Wednesday, 31 October 2012

Suffering Church Sunday 2012




Throughout this year we have been reflecting on what it means to be a disciple of Jesus.  Jesus said “Whoever wants to be my disciple must deny themselves and take up their cross daily and follow me.” (Luke 9:23).  For people in Jesus’ day, these words would have been a stark challenge and reminder of the cost that is involved in being a true follower of Jesus.  The sight of people carrying their crosses to the place of execution would be an all too familiar sight, and many of Jesus’ early followers, would themselves face persecution, imprisonment and even death for the sake of Christ and the Gospel. 

Did you know that more Christians died for their faith in the 20th Century that in the previous 19 centuries combined?  And today it is estimated that one in ten Christians lives with discrimination, violence or some other form of persecution for their faith..

It is not just a problem that affects Christians in other parts of the world.  Even here in Britain there is concern that Christians are increasingly facing religious discrimination.  In September the European Court of Human Rights heard the cases of four British people who claim they lost their jobs as a result of discrimination against their Christian beliefs.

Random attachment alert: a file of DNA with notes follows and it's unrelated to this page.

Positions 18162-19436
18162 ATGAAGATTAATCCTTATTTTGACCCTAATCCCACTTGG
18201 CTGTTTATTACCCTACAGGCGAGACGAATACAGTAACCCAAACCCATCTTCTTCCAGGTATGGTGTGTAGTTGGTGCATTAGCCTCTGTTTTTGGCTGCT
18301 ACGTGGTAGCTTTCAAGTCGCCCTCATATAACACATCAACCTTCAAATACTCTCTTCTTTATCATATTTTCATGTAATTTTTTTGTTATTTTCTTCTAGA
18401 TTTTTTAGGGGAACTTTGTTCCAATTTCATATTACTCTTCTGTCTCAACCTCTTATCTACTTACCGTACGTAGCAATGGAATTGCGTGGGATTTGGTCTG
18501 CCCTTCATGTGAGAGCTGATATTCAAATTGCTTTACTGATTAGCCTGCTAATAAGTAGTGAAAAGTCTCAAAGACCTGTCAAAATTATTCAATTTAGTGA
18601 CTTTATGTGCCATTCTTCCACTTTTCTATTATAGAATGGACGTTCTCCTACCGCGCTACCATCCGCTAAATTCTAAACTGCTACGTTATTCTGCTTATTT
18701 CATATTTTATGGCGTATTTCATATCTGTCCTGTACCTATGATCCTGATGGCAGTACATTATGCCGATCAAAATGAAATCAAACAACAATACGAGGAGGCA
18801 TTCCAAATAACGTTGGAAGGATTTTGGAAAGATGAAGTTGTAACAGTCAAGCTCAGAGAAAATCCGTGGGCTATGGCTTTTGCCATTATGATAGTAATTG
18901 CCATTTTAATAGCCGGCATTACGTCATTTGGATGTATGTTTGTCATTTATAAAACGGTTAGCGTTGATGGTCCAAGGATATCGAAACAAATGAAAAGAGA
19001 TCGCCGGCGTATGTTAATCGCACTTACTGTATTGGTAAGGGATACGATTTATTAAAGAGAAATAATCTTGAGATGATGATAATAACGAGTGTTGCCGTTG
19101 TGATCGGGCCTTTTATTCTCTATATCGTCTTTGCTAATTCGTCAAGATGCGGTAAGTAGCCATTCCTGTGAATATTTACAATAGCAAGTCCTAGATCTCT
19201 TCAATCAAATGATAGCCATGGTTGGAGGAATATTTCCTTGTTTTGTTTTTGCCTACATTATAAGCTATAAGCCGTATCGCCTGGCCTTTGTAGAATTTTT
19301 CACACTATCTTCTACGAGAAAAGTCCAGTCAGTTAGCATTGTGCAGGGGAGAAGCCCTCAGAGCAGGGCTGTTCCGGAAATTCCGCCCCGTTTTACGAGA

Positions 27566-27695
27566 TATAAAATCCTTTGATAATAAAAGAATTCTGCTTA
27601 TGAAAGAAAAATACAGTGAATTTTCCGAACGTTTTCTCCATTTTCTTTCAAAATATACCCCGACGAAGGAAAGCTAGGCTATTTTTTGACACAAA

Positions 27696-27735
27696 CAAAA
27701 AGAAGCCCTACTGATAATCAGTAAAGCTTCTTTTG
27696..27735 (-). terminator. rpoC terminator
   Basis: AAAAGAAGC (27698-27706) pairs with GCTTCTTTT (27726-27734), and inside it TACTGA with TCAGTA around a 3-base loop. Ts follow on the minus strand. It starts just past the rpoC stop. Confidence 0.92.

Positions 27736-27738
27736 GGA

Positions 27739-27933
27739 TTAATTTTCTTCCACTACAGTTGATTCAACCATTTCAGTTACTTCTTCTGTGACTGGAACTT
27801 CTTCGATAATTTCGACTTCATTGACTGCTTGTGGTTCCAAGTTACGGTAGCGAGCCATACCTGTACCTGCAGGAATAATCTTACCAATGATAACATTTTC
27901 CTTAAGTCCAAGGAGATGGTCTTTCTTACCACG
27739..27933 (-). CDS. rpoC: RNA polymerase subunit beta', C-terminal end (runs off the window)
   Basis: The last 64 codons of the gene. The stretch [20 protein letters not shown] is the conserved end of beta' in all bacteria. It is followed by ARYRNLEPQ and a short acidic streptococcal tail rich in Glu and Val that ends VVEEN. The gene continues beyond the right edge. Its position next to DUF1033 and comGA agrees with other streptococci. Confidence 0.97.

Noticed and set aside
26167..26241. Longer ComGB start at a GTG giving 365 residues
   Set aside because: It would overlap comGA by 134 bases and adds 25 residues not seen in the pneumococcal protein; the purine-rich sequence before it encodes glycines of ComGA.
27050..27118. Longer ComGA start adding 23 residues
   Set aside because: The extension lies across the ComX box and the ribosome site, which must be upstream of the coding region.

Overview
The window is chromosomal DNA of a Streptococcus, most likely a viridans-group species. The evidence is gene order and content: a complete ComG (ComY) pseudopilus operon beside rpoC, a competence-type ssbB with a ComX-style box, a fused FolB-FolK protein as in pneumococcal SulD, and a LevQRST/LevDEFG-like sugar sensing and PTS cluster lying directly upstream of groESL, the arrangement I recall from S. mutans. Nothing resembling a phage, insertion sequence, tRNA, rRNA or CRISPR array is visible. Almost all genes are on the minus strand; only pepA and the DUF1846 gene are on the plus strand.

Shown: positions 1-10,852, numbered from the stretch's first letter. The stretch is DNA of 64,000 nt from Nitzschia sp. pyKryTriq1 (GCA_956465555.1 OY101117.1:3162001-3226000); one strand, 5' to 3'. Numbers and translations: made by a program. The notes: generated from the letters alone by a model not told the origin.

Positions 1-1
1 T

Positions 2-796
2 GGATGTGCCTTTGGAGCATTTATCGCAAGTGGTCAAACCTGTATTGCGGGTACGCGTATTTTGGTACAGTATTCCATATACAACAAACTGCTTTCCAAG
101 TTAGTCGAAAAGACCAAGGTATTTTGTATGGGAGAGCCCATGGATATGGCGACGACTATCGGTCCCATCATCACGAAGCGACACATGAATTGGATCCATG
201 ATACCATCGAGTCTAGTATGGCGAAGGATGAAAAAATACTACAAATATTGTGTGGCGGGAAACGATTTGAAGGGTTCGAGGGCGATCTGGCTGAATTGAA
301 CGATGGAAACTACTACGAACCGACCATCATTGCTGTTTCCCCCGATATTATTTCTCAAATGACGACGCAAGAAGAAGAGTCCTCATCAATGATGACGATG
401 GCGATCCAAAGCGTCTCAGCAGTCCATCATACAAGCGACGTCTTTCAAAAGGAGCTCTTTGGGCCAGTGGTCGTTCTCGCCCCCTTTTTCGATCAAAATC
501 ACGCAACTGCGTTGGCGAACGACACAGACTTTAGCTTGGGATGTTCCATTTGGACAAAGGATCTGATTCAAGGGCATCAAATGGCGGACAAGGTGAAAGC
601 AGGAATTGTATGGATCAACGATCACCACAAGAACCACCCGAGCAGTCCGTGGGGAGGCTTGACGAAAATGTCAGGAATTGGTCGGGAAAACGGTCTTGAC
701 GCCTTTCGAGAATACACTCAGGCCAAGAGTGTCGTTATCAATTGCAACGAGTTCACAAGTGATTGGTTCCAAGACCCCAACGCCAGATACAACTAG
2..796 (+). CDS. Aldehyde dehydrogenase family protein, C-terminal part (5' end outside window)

Shirley Chaplain, a nurse with 30 years experience, and Nadia Eweida, who worked at a check in desk for British Airways at Heathrow airport, both lost their jobs over their refusal to remove a cross worn around the neck.  


Lillian Ladele, a registrar in Islington, lost her job after she refused to conduct same-sex civil partnership ceremonies on religious grounds, despite the fact that Islington Council had said she did not have to conduct civil partnership ceremonies, as other staff were available to do them.  They changed their minds however after complaints that, by refusing to register civil partnerships, Lillian Ladele was acting contrary to the council's equality policies.  


And Gary McFarlane was dismissed from his work as a councillor for Relate after he expressed concerns about providing sex therapy for gay couples. 

Lord Carey, former Archbishop of Canterbury in April said that the outward expression of traditional conservative Christian values had in effect been banned under a new "secular conformity of belief and conduct".  He argued that there is a "drive to remove Judeo-Christian values from the public square" and that UK courts had "consistently applied equality law to discriminate against Christians".  "In a country where Christians can be sacked for manifesting their faith, are vilified by state bodies, are in fear of reprisal or even arrest for expressing their views on sexual ethics, something is very wrong.”

Whether you agree with what Lord Carey says, or not, will be a matter for debate.  But for many Christians around the world, the difficulties they face are even greater, with persecution and violence a real and ever present danger.  Across huge swathes of Asia, Africa and the Middle East, the basic rights of our brothers and sisters are cruelly violated, and those who attack them are rarely held to account.